Published on September 1st, 2020 📆 | 3166 Views ⚑0
Facial recognition technology used to arrest man accused of attempted rape on NYC subway platform
The New York Police Department arrested a man accused of attempting to rape a woman on a subway platform with the help of facial recognition technology.
Jose Reyes, 31, of New York City, was arrested for the alleged attack on Sunday afternoon. Police said the brazen attack happened Saturday morning on a subway platform in the Upper East Side of Manhattan. Witnesses said that Reyes pushed the woman to the ground in an attempt to rape her but ended up leaving when bystanders intervened.
The NYPD released video footage of the attack, which allegedly showed Reyes on top of the woman before getting up, picking up his sunglasses from the ground, and walking out of the subway station. The victim was reportedly a 25-year-old woman. NYPD’s facial recognition team was able to use images of Reyes’s face to identify him from a previous arrest, according to Fox News.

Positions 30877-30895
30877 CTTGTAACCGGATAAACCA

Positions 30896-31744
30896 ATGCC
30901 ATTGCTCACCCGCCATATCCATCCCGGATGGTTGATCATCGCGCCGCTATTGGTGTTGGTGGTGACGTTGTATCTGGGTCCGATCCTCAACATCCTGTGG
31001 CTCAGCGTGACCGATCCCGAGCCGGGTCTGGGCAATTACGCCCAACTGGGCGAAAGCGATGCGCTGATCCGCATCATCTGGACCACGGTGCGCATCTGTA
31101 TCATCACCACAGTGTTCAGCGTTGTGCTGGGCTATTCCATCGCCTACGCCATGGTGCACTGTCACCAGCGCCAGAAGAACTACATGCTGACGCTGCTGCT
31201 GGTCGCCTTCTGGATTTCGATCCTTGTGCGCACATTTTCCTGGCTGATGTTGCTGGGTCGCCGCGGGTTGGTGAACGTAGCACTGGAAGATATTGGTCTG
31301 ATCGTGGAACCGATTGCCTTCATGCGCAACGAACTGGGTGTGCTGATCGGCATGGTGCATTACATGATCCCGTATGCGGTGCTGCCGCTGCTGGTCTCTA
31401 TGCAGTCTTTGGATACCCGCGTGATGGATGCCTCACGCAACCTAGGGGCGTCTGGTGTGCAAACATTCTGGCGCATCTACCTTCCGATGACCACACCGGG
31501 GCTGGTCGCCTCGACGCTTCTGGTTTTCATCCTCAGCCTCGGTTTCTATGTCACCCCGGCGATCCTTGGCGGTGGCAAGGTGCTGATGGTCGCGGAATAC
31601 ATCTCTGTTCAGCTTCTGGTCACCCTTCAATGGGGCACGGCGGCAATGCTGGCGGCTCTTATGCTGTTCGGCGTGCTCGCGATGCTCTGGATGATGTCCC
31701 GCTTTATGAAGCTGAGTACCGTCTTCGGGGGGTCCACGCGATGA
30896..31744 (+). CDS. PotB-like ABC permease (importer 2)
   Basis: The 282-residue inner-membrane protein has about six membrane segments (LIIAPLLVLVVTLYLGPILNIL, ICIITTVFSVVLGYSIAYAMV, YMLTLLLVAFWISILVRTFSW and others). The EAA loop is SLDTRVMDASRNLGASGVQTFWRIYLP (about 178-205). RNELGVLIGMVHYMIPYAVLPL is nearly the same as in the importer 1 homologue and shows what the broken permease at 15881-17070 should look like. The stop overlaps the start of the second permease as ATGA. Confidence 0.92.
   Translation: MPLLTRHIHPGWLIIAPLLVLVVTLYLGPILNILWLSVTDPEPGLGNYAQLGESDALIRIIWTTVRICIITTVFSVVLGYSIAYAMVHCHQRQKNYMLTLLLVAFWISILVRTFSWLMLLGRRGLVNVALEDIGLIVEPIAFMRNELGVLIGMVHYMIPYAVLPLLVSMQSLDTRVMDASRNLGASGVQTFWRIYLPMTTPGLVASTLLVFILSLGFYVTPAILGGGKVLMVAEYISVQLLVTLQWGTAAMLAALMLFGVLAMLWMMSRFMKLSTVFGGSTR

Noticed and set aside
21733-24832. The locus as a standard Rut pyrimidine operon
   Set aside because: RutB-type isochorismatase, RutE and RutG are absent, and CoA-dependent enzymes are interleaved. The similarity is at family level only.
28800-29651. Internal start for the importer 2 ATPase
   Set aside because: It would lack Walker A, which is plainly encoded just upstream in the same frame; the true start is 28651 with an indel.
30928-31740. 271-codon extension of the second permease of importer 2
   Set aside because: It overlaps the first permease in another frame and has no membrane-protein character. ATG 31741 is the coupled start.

“This heinous and horrendous act was interrupted by a good Samaritan who observed Mr. Reyes’ behavior and got him to cease his behavior while subsequently videotaping the incident,” said NYPD Chief of Detectives Rodney Harrison.
The victim suffered minor injuries and reportedly declined medical treatment once authorities arrived.
“This is disturbing and disgraceful,” Metropolitan Transportation Authority spokeswoman Abbey Collins said after the attack. “No one should ever have to experience this type of horrific attack in the transit system.”
Reyes was charged with attempted rape, assault, and harassment. He has previously faced other criminal charges, including robbery, assault of a police officer, and grand larceny.
We’re seeking the public’s help finding this man, wanted for attempted rape after this brazen and brutal sexual assault yesterday at the 63rd St / Lexington Ave station- Please call @NYPDTips at 800-577-TIPS with any information on his identity or if you witnessed this assault pic.twitter.com/MYbnW62GKS
— NYPD Transit (@NYPDTransit)
August 30, 2020